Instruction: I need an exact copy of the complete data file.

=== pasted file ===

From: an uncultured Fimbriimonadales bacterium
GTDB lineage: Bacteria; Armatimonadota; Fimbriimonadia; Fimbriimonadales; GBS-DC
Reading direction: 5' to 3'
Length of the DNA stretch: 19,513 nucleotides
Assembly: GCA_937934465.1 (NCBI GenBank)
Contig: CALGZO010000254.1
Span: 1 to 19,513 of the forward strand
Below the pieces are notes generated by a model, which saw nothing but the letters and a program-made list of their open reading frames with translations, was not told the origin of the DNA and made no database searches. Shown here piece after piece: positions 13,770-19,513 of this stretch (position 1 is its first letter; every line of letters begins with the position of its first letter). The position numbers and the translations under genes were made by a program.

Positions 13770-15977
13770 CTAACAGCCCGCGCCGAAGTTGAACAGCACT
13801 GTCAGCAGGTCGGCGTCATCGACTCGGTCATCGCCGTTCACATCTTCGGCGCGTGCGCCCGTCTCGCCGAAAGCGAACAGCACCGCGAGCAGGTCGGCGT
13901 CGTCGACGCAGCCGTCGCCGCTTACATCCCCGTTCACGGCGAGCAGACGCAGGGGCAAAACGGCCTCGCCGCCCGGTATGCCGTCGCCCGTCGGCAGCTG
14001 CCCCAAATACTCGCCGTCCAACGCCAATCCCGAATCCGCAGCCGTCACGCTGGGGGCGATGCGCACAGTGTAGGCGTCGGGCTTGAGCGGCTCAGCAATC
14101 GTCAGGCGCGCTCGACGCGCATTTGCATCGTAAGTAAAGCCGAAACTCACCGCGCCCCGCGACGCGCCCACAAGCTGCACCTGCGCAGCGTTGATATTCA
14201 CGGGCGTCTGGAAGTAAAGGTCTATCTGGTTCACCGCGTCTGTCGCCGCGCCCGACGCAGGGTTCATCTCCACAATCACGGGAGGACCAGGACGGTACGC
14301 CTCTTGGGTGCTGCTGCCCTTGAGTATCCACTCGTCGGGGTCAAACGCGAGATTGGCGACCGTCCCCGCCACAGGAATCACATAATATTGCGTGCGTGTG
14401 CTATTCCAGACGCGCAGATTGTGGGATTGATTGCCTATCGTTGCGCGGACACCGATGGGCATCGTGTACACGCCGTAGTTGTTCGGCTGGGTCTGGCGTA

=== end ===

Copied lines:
From: an uncultured Fimbriimonadales bacterium
GTDB lineage: Bacteria; Armatimonadota; Fimbriimonadia; Fimbriimonadales; GBS-DC
Reading direction: 5' to 3'
Length of the DNA stretch: 19,513 nucleotides
Assembly: GCA_937934465.1 (NCBI GenBank)
Contig: CALGZO010000254.1
Span: 1 to 19,513 of the forward strand
Below the pieces are notes generated by a model, which saw nothing but the letters and a program-made list of their open reading frames with translations, was not told the origin of the DNA and made no database searches. Shown here piece after piece: positions 13,770-19,513 of this stretch (position 1 is its first letter; every line of letters begins with the position of its first letter). The position numbers and the translations under genes were made by a program.

Positions 13770-15977
13770 CTAACAGCCCGCGCCGAAGTTGAACAGCACT
13801 GTCAGCAGGTCGGCGTCATCGACTCGGTCATCGCCGTTCACATCTTCGGCGCGTGCGCCCGTCTCGCCGAAAGCGAACAGCACCGCGAGCAGGTCGGCGT
13901 CGTCGACGCAGCCGTCGCCGCTTACATCCCCGTTCACGGCGAGCAGACGCAGGGGCAAAACGGCCTCGCCGCCCGGTATGCCGTCGCCCGTCGGCAGCTG
14001 CCCCAAATACTCGCCGTCCAACGCCAATCCCGAATCCGCAGCCGTCACGCTGGGGGCGATGCGCACAGTGTAGGCGTCGGGCTTGAGCGGCTCAGCAATC
14101 GTCAGGCGCGCTCGACGCGCATTTGCATCGTAAGTAAAGCCGAAACTCACCGCGCCCCGCGACGCGCCCACAAGCTGCACCTGCGCAGCGTTGATATTCA
14201 CGGGCGTCTGGAAGTAAAGGTCTATCTGGTTCACCGCGTCTGTCGCCGCGCCCGACGCAGGGTTCATCTCCACAATCACGGGAGGACCAGGACGGTACGC
14301 CTCTTGGGTGCTGCTGCCCTTGAGTATCCACTCGTCGGGGTCAAACGCGAGATTGGCGACCGTCCCCGCCACAGGAATCACATAATATTGCGTGCGTGTG
14401 CTATTCCAGACGCGCAGATTGTGGGATTGATTGCCTATCGTTGCGCGGACACCGATGGGCATCGTGTACACGCCGTAGTTGTTCGGCTGGGTCTGGCGTA